Variation in a financial asset's periodic total returns is an indication of the risks that affect the income stream produced by the asset as well as the uncertainties in the factors that influence the valuation of that income stream. Variation in periodic returns of publicly traded securities, driven mostly by price changes, is a powerful market-based signal of an investment's total risk.
Higher volatility indicates a greater chance of not getting the return expected in a certain period. A long time horizon improves an investor's ability to take such risk, but it doesn't reduce risk. Thus, investors must decide how much volatility they can tolerate and then seek to maximize the return earned at their volatility or risk budget. This clarifies the opportunity cost of volatility.
While volatility metrics must be thoughtfully considered and usually longer-term measures are better than short-term, we strongly advise against dismissing volatility as a measure of risk. Volatility is not just the best quantitative measure of risk, we think it is a very accurate measure of risk.
The volatility of a stock represents all of the uncertainties in forecasting its future, particularly all of its future cash flow. While methods vary, forecasting is what all active investors explicitly or implicity do and it's what drives markets. The forecasts embedded in a stock's price are made on an expected or probability-weighted basis as objectively as possible with all of the knowledge and analytical ability of the entire market. Forecasts are obviously uncertain, but the downside or upside from company-specific risks can be minimized with portfolio diversification . Thus, the residual risk in a highly diversified portfolio is mostly systematic risk or macro factor risks. Beta is a measure of undiversifiable cyclical risk or a stock's sensitivity to the overall market. Investors are only compensated for bearing undiversifiable market risk. Risk factors beyond beta exist.
Highly diversified portfolios ignore the part of a stock's volatility from company-specific risks, but if a portfolio becomes more concentrated in the pursuit of alpha it must heed company-specific risk. Selecting and sizing alpha opportunities requires considering exposure to company-specific risks. If two companies with the same beta (or correlation to the portfolio) offer the same alpha, then company-specific risks could break the tie or its best to split a position in both. Quality is an attribute assessed in many ways, but in a portfolio-construction-risk sense, higher-quality companies have lower company-specific volatility. Beta regressions help to reveal the portion of a stock's total volatility that is company specific, because the regression's R-squared indicates how much observed variation is explained by market sensitivity; so 1 minus R-squared is variation from company-specific risks or other undiversifiable risk factors beyond beta, like size.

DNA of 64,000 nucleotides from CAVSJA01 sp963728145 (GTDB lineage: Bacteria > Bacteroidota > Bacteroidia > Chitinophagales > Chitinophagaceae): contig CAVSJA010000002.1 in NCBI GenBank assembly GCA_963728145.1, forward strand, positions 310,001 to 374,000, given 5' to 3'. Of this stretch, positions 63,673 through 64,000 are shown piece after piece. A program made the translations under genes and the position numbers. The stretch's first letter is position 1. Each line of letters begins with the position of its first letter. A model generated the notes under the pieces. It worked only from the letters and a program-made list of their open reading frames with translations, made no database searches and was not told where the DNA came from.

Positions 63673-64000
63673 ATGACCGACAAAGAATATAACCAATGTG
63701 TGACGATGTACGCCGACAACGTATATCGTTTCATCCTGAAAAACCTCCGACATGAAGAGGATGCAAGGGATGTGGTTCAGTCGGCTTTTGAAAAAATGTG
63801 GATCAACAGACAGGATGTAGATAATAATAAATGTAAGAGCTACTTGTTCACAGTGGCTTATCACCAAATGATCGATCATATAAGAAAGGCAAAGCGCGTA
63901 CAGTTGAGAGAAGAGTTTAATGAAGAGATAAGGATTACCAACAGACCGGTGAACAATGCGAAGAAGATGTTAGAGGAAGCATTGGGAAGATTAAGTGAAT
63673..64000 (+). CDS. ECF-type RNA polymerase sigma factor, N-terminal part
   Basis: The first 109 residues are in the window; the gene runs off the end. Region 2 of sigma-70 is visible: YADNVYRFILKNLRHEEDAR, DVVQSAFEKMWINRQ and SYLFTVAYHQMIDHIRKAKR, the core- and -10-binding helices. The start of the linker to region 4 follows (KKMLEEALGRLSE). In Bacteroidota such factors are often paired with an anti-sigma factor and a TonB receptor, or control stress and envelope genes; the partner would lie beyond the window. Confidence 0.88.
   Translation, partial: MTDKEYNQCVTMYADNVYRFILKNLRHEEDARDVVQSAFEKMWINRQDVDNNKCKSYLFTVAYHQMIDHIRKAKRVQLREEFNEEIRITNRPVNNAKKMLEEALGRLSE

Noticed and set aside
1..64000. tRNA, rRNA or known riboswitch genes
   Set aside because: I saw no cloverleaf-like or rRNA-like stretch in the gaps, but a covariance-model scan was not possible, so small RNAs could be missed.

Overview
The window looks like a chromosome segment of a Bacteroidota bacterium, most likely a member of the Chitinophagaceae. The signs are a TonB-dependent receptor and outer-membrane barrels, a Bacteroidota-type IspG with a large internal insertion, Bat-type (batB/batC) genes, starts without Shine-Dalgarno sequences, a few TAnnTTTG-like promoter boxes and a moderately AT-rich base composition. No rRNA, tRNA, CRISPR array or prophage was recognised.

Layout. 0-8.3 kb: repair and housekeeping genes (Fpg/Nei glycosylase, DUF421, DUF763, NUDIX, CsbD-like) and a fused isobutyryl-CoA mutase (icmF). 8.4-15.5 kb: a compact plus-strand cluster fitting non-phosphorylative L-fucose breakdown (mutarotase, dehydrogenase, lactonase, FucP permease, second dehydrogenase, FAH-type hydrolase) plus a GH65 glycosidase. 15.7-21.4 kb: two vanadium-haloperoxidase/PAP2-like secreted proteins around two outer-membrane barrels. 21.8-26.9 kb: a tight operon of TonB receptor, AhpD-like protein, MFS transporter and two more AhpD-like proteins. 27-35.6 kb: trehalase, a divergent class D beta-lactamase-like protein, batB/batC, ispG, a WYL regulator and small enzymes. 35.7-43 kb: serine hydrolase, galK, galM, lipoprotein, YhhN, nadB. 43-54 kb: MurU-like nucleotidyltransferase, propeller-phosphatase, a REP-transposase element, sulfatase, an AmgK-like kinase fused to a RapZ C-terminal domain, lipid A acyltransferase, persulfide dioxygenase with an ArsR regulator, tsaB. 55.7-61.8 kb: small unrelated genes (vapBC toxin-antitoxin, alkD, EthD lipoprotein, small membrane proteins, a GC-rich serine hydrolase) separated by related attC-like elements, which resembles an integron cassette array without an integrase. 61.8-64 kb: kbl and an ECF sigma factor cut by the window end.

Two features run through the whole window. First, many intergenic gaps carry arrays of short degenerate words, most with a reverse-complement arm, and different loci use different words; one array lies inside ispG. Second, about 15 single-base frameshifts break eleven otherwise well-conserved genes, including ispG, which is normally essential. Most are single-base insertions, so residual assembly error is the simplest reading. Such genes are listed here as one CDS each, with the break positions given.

The more things change, the more they stay the same. Volatility comes not from differences in today's circumstances from the past, but in not accurately assessing those differences and how they will affect the future. Forecasting the future is never easy and it's hard to say it's any easier or harder today than in the past. When using volatility and beta metrics to gauge risk, we prefer to calculate such metrics over longer time periods to obtain more structural indications. We think a stock's volatility and beta, as used to determine its cost of capital and portfolio risks, should be measured over 5-10 years, i.e. over a full economic cycle, albeit with a greater weighting on the observations of more recent years. Usually, such metrics measured over shorter time periods show mean reversion over time. This is especially true for such metrics for industries, sectors and the whole stock market. This is why we tend to advocate using sticky risk premiums that are consistent with long-term norms when valuing financial assets and deciding on the appropriate asset allocation. We are mindful of how cyclical conditions affect the predictability of returns, but for long-term investing through cycles we advocate long-term risk metrics and risk premiums.
We see recent equity volatility as being related to valuation uncertainty, not earnings uncertainty. The macro data is good and first-quarter (1Q) earnings are strong with 20%+ year over year (y/y) growth. To the extent that earnings uncertainty was greater than normal owing to the U.S. corporate-tax-rate cut, 1Q18 results give investors clarity on effective S&P 500 tax rates. Cross-asset-class signals for S&P 500 earnings and valuation drivers, such as commodities and currencies for earnings and interest rates and credit spreads for valuation, do not warrant elevated equity volatility. The yield curve is not inverted and at 50bps steepness (10-2yr yield) it aligns with what’s likely this cycle's norm when the 2yr yield is near a neutral federal funds rate . The climb in 10yr yields is a source of valuation uncertainty, but the ascent remains gradual and we think it's now near a fair yield provided inflation stays near 2% and the deficit doesn't sizably exceed nominal gross-domestic-product (GDP) growth.